Thinking Green: The Psychology of Sustainable Behavior
If everyone understands that our behavior impacts the natural world and health of the planet, then why do so many continue to behave in ways that are detrimental to the environment? Human choices underlie most environmental issues. Why the gap between awareness and concerted action toward resolution? Is our collective apathy a form of mental illness? Are we to suffer a fate similar to the frog who boiled to death in gradually heated water? Hopefully not, given that this fable has been debunked—even frogs act in a rational manner and jump out of hot water. Despite scientific evidence correlating human survival with the health of the planet, it is unclear why there is such a lack of consensus, and moreover, lack of coordinated action, toward sustainable solutions. Perhaps it is up to neuroscience to solve this riddle. A new terrain in neuropsychology offers a fresh and promising approach toward understanding human motivation and related to the environment.
In celebration of World Mental Health Day, I chose to combine my interest in psychology with my interest in the sustainability by researching the intersection of these subjects. To my surprise, there appears to be growing academic interest in the idea behind the psychology of sustainable behavior. Some institutions are developing new courses to directly explore the phenomenon of cognitive awareness of the state of our natural environment and failure of counteractive behavior. The University of Michigan, for example, offers a course through its School for Environment and Sustainability (SEAS) on The Psychology of Environmental Stewardship, which examines the issue of environmentalism through the lens of behavioral psychology. Cornell’s Human Behavior and Design program offers a Ph.D. in Environmental Psychology. Even professional associations, such as the American Psychological Association, have recently recognized “climate and environmental psychology” as a subspecialty.
There is growing scientific evidence suggesting that an understanding of the neuropsychological mechanisms that govern our decision-making may reveal methods toward motivating individuals and collectives to face global environmental challenges. In a collaborative study entitled The Psychology of Environmental Decisions researchers advise that the goal of achieving public consensus on actions to mitigate environmental crises can only be achieved by assessing the factors leading to cognition of the issues and predictive willingness to take mitigatory action.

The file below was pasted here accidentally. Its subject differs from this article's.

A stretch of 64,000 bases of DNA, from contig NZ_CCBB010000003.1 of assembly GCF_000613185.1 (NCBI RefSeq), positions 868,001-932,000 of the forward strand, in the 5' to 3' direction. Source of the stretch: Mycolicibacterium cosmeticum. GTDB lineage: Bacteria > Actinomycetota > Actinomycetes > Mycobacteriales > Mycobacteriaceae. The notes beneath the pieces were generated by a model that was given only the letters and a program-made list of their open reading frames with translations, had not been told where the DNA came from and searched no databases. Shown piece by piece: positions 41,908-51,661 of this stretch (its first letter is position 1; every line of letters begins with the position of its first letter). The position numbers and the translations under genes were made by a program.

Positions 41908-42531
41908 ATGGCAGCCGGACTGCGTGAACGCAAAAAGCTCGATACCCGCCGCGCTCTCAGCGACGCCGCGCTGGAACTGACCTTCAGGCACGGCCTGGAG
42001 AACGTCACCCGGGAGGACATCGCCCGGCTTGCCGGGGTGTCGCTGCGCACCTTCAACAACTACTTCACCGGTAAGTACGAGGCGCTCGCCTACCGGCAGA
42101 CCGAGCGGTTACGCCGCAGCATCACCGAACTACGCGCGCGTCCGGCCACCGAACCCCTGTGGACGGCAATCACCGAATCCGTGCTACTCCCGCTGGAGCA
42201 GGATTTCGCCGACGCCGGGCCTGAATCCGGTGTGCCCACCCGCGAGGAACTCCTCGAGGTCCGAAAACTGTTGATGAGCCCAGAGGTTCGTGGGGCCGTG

Given that most environmental issues are highly emotive, politically charged and value laden, individuals have a psychological predisposition which influences decision-making. Predispositions can be governed by a variety of diverse factors, including political orientation, scientific literacy, cultural worldview, socio-economic status, social norms, and risk perception, to name just a few. The complexity posed by the multitude of factors is daunting, but researchers can explore these factors in isolation, or in combinations, in controlled laboratory conditions.
Although a one-size-fits-all solution is not likely, at least researchers have begun to explore the psychological factors that influence behavior in this context, which may eventually shed light on how to encourage sustainable behavior. However, it’s important to acknowledge that the division between humans and the environment is an artificial construct—human beings are part of the ecological system; thus, environmental issues are personally relevant to everyone. Emphasis on interconnectivity is, in my view, the most persuasive psychological motivator, and has the best chance of overcoming reluctance to engage in sustainability and stewardship, even in instances where personal sacrifice is required. During Covid, for example, efforts to contain the virus were widely tolerated because of the personal relevance of severe illness and death; as a result, travel restrictions and temporary economic shutdowns had not only the effect of limiting disease, but also the visible effect of reducing smog in large cities, some of which had not experienced clear skies for several decades or more. Thus, when perceived risk is combined with personal relevance, humans are capable of significant behavior modification. For this reason, I remain somewhat optimistic that humanity will eventually awaken to the urgency of climate change and related environmental crises; my only fear is whether we awaken in enough time to avoid irreversible consequences.
Ben R. Newell, Rachel I. McDonald, Marilyn Brewer and Brett K. Hayes, “The Psychology of Environmental Decisions,” Annu. Rev. Environ. Resour. 2014. 39:443-67, environ.annualreviews.org; doi: 10.1146/annurev-environ-010713-094623.